22. The method as in claim 17, wherein the medium has been thermally processed by heating from about 160° F. to about 250° F. for from about 15 minutes to about 1 hour.
23. The method as in claim 17, wherein the medium comprises a polymeric material.
Description
BACKGROUND OF THE INVENTION

Food deterioration, such as the development of off-flavor, color and flavor changes, and nutritional losses, can be often caused by oxidation. Additionally, excessive oxygen in the packaging can cause the growth of aerobic bacteria or proliferation of molds.

Vacuum packaging has been widely used to eliminate oxygen in the packaging headspace. However, the oxygen that permeates from outside to headspace through packaging cannot be removed by this technique. Oxygen scavengers can remove the oxygen that permeates from outside into the headspace using chemical reactions. On the other hand, oxygen absorbers remove oxygen by physical trapping. Oxygen scavengers have been commercialized in the food packaging industries during recent decades. It is used in various forms; sachet, plastic film, labels, plastic trays, and bottle crowns.

There are several principles of oxygen scavengers, but the most widely used concepts are iron oxidation, ascorbic acid oxidation, and photosensitive dye oxidation. The most common and effective form of oxygen scavengers are based on the principle of iron oxidation. Iron-based oxygen scavengers are mostly used in sachet form, but future trends in active packaging are focused on the use scavenging compounds incorporated in the packaging film.

As such, a need exists for an efficient scavenging system for use in packaging.

SUMMARY OF THE INVENTION

Objects and advantages of the invention will be set forth in part in the following description, or may be obvious from the description, or may be learned through practice of the invention.

In general, the present disclosure is directed toward an oxygen scavenging system comprising a free radical scavenger (e.g., α-tocopherol, trimethylhydroquinone, ubiquinol, carotenoids, flavonoids, etc. and mixtures thereof) and a transition metal (e.g., iron (II), copper, manganese, cobalt, etc. and mixtures thereof) in a medium. The medium containing the free radical scavenger and the transition metal has been thermally processed by heating to at least about 150° F. for at least about 10 minutes.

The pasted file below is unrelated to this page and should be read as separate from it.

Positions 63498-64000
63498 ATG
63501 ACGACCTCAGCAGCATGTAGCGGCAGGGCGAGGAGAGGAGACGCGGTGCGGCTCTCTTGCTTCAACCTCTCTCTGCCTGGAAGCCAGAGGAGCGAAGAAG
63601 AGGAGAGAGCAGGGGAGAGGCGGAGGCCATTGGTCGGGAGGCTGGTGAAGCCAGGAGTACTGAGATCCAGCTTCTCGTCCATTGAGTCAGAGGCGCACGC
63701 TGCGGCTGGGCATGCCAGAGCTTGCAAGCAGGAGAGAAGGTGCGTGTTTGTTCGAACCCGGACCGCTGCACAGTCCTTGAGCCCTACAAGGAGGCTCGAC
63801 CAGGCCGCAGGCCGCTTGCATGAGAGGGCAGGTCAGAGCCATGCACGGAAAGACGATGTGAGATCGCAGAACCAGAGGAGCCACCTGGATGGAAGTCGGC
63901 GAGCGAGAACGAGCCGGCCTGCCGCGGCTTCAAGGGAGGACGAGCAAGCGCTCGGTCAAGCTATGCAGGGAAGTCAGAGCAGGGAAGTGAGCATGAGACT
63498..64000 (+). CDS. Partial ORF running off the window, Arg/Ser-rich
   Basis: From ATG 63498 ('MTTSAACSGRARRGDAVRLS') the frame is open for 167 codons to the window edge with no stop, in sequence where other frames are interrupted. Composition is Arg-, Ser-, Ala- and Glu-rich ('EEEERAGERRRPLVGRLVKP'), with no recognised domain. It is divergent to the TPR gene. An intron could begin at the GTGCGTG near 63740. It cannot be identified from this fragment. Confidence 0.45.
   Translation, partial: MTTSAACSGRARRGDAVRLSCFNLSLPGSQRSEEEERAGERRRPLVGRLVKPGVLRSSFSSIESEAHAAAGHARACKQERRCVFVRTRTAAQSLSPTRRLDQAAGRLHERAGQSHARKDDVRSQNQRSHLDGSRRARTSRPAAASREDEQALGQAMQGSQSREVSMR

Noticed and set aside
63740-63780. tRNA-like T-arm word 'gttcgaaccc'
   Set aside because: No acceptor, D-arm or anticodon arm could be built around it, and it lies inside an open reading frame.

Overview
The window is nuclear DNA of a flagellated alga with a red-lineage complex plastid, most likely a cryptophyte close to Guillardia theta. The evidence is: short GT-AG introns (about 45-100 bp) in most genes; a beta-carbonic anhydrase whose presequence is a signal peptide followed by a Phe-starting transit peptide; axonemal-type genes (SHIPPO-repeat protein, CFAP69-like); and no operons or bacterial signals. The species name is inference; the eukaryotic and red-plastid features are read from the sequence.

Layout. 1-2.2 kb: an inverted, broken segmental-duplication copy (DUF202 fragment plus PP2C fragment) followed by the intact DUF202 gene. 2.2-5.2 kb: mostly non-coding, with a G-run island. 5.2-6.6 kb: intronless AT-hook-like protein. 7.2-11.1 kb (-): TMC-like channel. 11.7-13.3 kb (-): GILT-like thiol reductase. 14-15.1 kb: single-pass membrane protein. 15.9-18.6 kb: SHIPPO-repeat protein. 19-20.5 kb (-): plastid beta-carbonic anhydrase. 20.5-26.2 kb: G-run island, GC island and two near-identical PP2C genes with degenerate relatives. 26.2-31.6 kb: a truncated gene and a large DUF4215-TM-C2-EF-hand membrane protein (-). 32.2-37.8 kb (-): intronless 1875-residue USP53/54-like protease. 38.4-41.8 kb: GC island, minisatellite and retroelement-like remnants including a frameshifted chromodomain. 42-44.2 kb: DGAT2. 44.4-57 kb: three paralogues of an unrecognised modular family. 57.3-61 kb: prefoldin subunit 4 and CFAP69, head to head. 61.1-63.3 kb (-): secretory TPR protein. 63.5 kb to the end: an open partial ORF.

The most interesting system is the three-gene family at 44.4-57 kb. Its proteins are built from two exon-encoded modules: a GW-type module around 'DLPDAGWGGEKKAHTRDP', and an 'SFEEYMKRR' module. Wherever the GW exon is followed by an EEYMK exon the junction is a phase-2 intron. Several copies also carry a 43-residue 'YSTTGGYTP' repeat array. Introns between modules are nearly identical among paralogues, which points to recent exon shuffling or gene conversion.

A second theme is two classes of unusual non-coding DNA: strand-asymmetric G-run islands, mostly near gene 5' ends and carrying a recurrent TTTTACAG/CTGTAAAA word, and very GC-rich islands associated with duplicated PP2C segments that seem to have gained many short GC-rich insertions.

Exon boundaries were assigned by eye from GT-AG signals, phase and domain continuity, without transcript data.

The present disclosure is also generally directed to a method of removing oxygen from a closed environment. The method includes encloses the environment within a medium having the oxygen scavenging system described above.

Finally, a method of forming an oxygen scavenging system is generally provided. The method includes combining the free radical scavenger and a transition metal in a medium and thereafter thermally processing the medium to activate the oxygen scavenging system.

Other features and aspects of the present invention are discussed in greater detail below.

BRIEF DESCRIPTION OF THE DRAWINGS

A full and enabling disclosure of the present invention, including the best mode thereof to one skilled in the art, is set forth more particularly in the remainder of the specification, which includes reference to the accompanying figures, in which:

FIG. 1 shows a simplified version of bonding in the diatomic oxygen molecule and its derivatives.

FIG. 2 shows the influences of the α-tocopherol, thermal processing, and transition metal on oxygen scavenging capability (p<0.05) according to Example 1.

FIG. 3 shows the influence of moisture on oxygen scavenging capability according to Example 1.

FIG. 4 shows the influence of the amount of transition metal on oxygen scavenging capability (p<0.05) according to Example 1.

FIG. 5 shows the influence of moisture on oxygen scavenging capability of TMHQ and transition metal according to Example 1.

DETAILED DESCRIPTION OF THE INVENTION

Reference now will be made to the embodiments of the invention, one or more examples of which are set forth below. Each example is provided by way of an explanation of the invention, not as a limitation of the invention. In fact, it will be apparent to those skilled in the art that various modifications and variations can be made in the invention without departing from the scope or spirit of the invention. For instance, features illustrated or described as one embodiment can be used on another embodiment to yield still a further embodiment. Thus, it is intended that the present invention cover such modifications and variations as come within the scope of the appended claims and their equivalents. It is to be understood by one of ordinary skill in the art that the present discussion is a description of exemplary embodiments only, and is not intended as limiting the broader aspects of the present invention, which broader aspects are embodied exemplary constructions.

Generally speaking, the present disclosure is directed to an oxygen scavenging system and methods of making and using the same. In general, the oxygen scavenging system includes a transitional metal and a free radical scavenger (e.g., α-tocopherol, trimethylhydroquinone, ubiquinol, carotenoids, flavonoids, etc., and mixtures thereof).